by Jonathan Bailey, Head of ESG Investing, Neuberger Berman
ESG is relevant to bonds as well as equities, but in different ways.
Investors instinctively understand how weak corporate governance can be linked to poor financial performance. Whether it is wasting shareholder capital on expensive acquisitions, a board that is insufficiently independent to challenge a CEO’s failing strategy or an audit committee that lacks the expertise to ensure the accounts are a full and fair representation of the financial health of the company, the ways in which governance failures can damage the bottom line are many and various.
Yet the environmental and social aspects of ESG investing are just as linked to financial value creation—just think of the businesses that are building the sustainability solutions of the future.
Productivity growth has been the main driver of the economy in the post-war era; a manufacturer that produces an aircraft engine that uses less fuel per seat mile or a tech company that can automate and network analytical tasks to the cloud so that they can be processed by highly efficient data centers is creating dollars and cents for its customers and supporting broader economic growth.
Patterns of demand are shifting, too. Consumers increasingly want to know that their cell phone was made in a supply chain that protects worker safety, or that their morning coffee is served by a company that actively embraces diversity in its workforce.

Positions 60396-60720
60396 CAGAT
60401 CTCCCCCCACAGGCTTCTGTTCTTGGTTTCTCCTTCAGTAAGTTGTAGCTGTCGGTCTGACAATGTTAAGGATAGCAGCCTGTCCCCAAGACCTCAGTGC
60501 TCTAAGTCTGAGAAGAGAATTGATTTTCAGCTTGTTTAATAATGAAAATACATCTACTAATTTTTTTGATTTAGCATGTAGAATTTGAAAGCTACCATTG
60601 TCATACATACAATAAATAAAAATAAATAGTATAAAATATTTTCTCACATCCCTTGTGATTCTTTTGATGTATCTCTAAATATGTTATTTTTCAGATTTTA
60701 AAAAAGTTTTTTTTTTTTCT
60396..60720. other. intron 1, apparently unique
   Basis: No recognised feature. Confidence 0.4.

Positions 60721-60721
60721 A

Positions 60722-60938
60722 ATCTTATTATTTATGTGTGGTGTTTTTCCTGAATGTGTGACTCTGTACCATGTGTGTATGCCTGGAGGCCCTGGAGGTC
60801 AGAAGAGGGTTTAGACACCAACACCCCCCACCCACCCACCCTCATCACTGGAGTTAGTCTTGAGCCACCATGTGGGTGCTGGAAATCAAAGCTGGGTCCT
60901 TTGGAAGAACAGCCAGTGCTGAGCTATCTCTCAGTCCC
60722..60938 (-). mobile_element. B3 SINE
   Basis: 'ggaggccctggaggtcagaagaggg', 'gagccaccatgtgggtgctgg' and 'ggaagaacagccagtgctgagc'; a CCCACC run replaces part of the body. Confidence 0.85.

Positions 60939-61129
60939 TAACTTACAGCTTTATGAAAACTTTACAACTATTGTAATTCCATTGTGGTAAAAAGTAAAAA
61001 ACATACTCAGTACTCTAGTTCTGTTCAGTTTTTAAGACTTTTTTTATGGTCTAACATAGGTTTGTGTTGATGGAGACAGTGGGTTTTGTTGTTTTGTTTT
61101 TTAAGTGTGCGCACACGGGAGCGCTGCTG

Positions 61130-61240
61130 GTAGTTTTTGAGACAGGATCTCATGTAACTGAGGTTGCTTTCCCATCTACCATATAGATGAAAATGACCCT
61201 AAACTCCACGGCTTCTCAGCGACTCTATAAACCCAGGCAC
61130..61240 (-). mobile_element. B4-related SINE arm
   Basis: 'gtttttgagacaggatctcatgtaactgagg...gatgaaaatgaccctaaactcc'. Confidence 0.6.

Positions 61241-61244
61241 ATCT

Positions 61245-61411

Companies don’t invent highly efficient new products, audit their supply chains or introduce a culture of inclusion overnight. It might take several years for these efforts to bear fruit—but once built, they may form sustainable competitive advantages.
This may be part of the reason why ESG investing has historically been most robust among public equity investors—they can identify management teams who are taking these steps early, invest with a long-term perspective and participate in the potential upside.
Fixed income investors, concerned to get their coupons and principal over the next couple of years, might feel they needn’t worry about these factors. Perhaps they would argue that it’s enough to consider the governance of the issuer to ensure that capital allocation will be disciplined, the board will be independent and their claim on the cash flows will be protected.
Perhaps. But more and more fixed income investors are re-thinking these assumptions. Investors in sovereign debt have been innovators in understanding the importance of environmental and social indicators and their correlation to the ability of a sovereign to service their debt. Now more corporate fixed income and credit teams are taking these factors into account, changing the sort of ESG data that companies are being asked to disclose.
Think about that cloud computing company that is bringing more and more data onto its highly efficient servers. Certainly confidence in the likelihood of growing free cash flows is relevant to the fixed income investor, but they will also want to ask other questions. How is data privacy and cybersecurity being handled? Would a significant public attack undermine customers’ willingness to continue placing data onto the cloud? What if regulators in one region impose stricter data sovereignty rules requiring the company physically to relocate its data centers?
These risks could materialize suddenly, blowing out credit spreads or, in a worst-case scenario, jeopardizing the ability to pay back corporate bondholders.